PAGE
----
Peg in South Carolina said...

Geodyne, I don't believe the real point is to create something really great each time. The point is to keep going. A spinning teacher once convinced us beginning spinners to start spinning as fast and as much as we could. Stop paying attention to the quality of the yarn. Did our spinning ever improve! So it's kind of a back-and-forth thing. Spend time on qualilty. Spend time on speed.

Peg in South Carolina said...

Leigh, I agree. Still, I am thinking about anything I might try which might up my skill levels a bit.
Dave, thank you for your comment. That is how I am. I may not be sitting at the loom. I may just be sitting at the computer working out the figures for the next dye job. I think that counts!

Valerie said...

To me the "Art Every Day" concept can be s few different things:
1. A warm up exercise or a quick first draft.
2. A diversion from your routine means of production, to give your brain and body a break.
3. It's play.

Instead of creating another pressure or deadline for yourself, use it as a pressure outlet. It doesn't have to be weaving, or even fiber related. But look for the connection between the activity and your usual medium of weaving.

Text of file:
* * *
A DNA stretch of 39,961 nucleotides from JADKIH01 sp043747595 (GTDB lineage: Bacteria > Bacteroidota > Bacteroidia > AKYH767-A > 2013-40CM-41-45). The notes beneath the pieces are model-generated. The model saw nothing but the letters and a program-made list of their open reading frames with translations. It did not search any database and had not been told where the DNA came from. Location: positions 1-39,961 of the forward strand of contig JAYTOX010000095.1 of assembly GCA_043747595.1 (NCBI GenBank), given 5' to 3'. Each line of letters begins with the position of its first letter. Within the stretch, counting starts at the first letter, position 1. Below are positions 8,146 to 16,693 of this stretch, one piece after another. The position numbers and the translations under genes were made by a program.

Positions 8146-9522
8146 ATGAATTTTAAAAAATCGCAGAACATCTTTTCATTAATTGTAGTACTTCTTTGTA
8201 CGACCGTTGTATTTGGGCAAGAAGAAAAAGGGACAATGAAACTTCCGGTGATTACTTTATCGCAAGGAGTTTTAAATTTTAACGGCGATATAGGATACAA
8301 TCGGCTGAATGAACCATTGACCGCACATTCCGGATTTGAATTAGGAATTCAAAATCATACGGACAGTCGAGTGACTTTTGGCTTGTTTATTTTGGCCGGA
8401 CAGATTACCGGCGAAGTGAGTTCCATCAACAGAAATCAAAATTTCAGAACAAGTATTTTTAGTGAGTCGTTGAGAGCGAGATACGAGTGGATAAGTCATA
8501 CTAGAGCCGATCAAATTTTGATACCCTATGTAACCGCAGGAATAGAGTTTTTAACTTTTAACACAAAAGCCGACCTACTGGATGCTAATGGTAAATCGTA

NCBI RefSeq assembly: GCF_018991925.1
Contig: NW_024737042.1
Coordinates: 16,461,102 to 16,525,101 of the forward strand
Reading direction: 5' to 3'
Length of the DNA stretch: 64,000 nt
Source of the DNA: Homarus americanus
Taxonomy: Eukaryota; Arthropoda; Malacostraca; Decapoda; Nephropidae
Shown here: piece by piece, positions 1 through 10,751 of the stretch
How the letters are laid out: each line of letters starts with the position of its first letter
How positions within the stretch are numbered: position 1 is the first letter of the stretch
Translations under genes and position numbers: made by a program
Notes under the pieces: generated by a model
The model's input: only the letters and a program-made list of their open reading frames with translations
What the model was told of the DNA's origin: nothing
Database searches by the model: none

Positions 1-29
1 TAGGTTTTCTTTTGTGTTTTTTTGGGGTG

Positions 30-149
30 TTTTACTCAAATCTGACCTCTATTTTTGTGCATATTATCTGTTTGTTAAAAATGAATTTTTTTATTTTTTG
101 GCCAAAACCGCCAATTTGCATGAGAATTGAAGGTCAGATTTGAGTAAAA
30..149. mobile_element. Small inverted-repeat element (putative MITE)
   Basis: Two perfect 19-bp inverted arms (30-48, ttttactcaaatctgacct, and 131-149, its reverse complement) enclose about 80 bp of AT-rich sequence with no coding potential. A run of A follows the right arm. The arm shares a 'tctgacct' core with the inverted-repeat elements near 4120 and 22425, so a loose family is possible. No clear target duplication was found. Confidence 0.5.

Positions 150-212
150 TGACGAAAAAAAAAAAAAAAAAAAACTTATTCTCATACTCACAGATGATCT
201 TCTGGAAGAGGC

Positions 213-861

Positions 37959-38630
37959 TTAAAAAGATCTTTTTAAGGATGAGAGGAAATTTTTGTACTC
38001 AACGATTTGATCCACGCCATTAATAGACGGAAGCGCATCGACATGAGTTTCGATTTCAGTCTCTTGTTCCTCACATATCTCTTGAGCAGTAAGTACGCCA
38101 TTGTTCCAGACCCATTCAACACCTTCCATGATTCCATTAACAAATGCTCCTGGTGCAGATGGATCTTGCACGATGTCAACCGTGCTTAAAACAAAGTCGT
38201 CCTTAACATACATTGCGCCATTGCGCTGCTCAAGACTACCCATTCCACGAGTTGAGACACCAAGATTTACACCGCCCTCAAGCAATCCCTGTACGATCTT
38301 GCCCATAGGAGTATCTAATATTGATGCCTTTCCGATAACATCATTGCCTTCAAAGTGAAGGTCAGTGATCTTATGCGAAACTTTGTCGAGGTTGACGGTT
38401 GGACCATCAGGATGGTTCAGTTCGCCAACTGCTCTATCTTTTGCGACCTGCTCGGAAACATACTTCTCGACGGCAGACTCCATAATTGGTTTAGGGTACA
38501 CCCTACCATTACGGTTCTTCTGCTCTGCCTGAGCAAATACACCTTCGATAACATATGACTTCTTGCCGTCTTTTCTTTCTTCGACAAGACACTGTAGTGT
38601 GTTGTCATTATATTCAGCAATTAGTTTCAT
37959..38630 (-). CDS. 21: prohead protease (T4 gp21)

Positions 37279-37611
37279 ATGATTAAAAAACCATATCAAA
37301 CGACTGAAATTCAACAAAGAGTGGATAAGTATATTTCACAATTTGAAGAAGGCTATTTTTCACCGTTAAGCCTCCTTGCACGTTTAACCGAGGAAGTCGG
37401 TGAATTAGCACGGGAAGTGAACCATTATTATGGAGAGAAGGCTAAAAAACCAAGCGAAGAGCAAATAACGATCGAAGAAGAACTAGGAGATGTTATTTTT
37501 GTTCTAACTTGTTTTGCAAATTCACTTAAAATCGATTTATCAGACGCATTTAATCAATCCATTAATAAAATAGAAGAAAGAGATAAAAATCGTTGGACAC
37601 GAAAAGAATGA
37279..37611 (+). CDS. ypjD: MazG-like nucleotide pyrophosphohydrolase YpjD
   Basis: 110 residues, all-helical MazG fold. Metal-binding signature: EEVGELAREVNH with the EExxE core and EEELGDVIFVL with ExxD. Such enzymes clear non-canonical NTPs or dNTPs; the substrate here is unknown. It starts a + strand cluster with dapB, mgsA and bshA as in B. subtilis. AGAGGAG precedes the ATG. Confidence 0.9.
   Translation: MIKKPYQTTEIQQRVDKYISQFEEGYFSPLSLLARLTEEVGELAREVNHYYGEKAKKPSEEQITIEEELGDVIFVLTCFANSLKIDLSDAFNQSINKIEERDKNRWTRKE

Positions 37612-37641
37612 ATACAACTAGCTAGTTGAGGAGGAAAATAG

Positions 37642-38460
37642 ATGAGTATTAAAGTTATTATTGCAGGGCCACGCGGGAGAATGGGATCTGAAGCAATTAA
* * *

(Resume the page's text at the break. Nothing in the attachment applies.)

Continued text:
Think of it as play. In my last post, there is a photo of an autumn still life set out on a rock. During my fitness walk that I day, I set out to collect as many different autumn colors as I could find. At the end of the walk, I arranged them on a granite rock and snapped a bunch of photo's. In my head was the theme "autumn rainbow".

The result: a color exercise, and a batch of photo's that can be used to design a warp or a fair isle knitting pattern sometime in the future. Oh...and I used one of the photo's to create some Thanksgiving cards.

Meg in Nelson said...

I second Valerie and Connie. If I were to try it, it would mean not as a continuation of an already started/considered project, but a fresh starting point every day. Some may develop into future projects, some will be rubbish, but at least I've taken the time to think about it, and maybe get my paint out to give it not some thoughts, but to spend time with it.

At the rate I work, I'd never get anything done in one day, even a postage stamp-sized sample. A long warp and a few inches have crossed my mind in the past, but since I've become more interested in structures, that hasn't worked.

To sum up, for me, it would be a chance to find something unexpected in me, by me. And it does happen, but even that takes practice.